Personal Taxes and LLC write offs

Thinking of creating an LLC (taxed as a partnership) to deduct rent and other expenses (car lease, some flights, some dinners). LLC would conduct any part-time side-business (say, selling WSO t-shirts, or resume review services - whatever). Does anyone have real experience with that, things I should be aware of, is it worth it, etc.?

Comments (14)

Dec 12, 2020 - 10:02am

Do you actually have those side businesses, or is this just bullshit? If yes, your business income needs to be greater than your deductions. Your deductions also need to be related to your course of business. I don't see how your car payment relates to resume review or t-shirt making. If no, then this is straight up fraud and I would advise against it.

  • Principal in HF - Event
Dec 12, 2020 - 10:04am

You're begging for an audit if you're suggesting doing what I think you're suggesting - creating an LLC which will pay for consumption and then pass through losses to offset your individual income. This is a transparent tax dodge and will immediately trigger all kinds of red flags with the IRS (large pass-through losses of an individually owned llc with no legitimate business history, writeoffs of rent at a residential address that is identical to the LLC owner's address, writeoffs of business dinners).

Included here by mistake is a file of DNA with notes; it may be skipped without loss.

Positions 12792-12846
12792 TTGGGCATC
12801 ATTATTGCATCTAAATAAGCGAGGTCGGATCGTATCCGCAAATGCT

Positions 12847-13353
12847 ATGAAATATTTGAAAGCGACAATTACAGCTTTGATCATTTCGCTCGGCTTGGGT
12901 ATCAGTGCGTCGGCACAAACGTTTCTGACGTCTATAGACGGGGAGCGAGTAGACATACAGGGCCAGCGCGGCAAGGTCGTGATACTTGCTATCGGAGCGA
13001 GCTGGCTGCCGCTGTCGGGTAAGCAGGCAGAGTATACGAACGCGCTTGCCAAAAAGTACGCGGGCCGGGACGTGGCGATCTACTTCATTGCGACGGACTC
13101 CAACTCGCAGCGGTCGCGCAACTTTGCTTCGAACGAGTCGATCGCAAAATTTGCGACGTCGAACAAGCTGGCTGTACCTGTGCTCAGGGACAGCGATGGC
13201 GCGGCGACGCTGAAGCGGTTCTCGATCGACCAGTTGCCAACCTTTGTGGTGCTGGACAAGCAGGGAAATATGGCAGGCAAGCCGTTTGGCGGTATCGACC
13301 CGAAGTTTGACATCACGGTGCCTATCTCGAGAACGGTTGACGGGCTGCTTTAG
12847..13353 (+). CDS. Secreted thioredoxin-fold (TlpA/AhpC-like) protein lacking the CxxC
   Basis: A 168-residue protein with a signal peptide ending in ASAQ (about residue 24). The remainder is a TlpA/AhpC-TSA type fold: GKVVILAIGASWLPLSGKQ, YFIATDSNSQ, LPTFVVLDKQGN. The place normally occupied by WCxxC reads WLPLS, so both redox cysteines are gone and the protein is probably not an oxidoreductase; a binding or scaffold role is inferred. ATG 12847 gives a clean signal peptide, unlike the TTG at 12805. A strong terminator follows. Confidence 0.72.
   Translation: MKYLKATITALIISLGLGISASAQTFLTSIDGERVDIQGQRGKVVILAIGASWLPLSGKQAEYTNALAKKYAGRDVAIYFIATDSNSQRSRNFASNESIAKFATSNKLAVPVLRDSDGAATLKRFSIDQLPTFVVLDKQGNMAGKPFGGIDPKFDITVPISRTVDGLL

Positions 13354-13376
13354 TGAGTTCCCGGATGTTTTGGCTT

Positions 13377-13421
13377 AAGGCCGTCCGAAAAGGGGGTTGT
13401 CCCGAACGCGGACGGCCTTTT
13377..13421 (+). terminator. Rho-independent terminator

Dec 12, 2020 - 11:01am

Maybe the initial post wasn't clear. There will be a legit LLC operating a small business. I guess LLC will have revenues for $50-100k per year the first couple of years, with 20% margins. Hopefully it makes more money. In any case, it will be very small though compared to my current personal income. I want someone that has done this telling me their experience.

  • Principal in HF - Event